Mikeler you must have a similar game, to be able to play all those dimensions.
We'd probably have a classic four hour marathon )

There was this one african american guy the complete opposite of us, he'd come down for our 4.0 league every Sat. with his Nike outfits and shoes, looked great, quick, good shape, loved the game, but he'd lose every single damn match like 6-2 6-0. It was sad. I felt sorry for the guy. He'd leave right after shaking hands, no anger no excuses, just every time walk off by himself. Same thing every weekend. Come out bang the hell out of the ball, hit half of them out and just give away every match. he did this for two years. Same thing, same scores, losses to same players, really likeable guy too, then just walk off head down. Never made any adjustments just same exact strategy every single time. with the same result. I mean losing to TOTAL PUSHERS with a windmill serve. THe guy was a good athlete too, quick, good tennis body, really good wheels, he could be so good if he had a good tennis mind, or taught by a better coach - his form looked like he had learned from somone. It's like he just wanted to look like Agassi and play that style, win or lose, without paying his dues to get to taht level. name was damien hughes i think. potential unfulfilled. He'd have so much more success if tried to play like us.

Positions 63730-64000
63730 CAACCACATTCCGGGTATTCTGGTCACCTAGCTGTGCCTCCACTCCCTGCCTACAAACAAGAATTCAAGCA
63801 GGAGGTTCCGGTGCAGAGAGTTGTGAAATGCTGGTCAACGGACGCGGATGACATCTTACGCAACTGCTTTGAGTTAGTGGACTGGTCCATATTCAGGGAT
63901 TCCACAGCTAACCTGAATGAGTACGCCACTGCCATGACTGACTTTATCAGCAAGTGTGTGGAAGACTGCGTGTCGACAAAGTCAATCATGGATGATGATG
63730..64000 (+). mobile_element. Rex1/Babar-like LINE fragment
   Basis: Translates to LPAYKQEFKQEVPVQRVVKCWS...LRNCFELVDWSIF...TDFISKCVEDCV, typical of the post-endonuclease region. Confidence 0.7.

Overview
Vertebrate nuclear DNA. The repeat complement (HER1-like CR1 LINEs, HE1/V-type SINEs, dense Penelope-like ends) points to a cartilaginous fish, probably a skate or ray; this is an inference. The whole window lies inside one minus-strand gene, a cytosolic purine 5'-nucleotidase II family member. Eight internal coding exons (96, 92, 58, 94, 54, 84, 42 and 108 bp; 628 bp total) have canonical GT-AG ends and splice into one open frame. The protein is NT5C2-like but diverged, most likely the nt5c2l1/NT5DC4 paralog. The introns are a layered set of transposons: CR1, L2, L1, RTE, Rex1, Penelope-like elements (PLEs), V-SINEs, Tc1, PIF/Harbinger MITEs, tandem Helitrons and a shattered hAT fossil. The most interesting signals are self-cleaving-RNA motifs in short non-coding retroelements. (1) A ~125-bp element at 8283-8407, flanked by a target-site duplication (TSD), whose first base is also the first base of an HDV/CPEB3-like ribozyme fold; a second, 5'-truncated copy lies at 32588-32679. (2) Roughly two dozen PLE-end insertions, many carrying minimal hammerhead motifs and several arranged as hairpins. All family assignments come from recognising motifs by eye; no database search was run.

rallyjunkie
01-10-2009, 02:57 PM
the 55s guy I beat last week 61 60 wanted the rematch and we had it today. And he definitely had his A game, as he totally used junk from both sides, biting slices from the backhand and forehand slices, with deadly droppers from both sides. No groove no rhythm could I get. He jumped out 3-0. I had never played such a total junkballer. Couldn't get nothing going. And there was a Harley Davidson festival in the Payne Park in Sarasota FL next to us, Harley roaring by us constantly, hundreds of them, live music playing about 100 yards away. And people watching some doubles league match next to us. SO many distractions.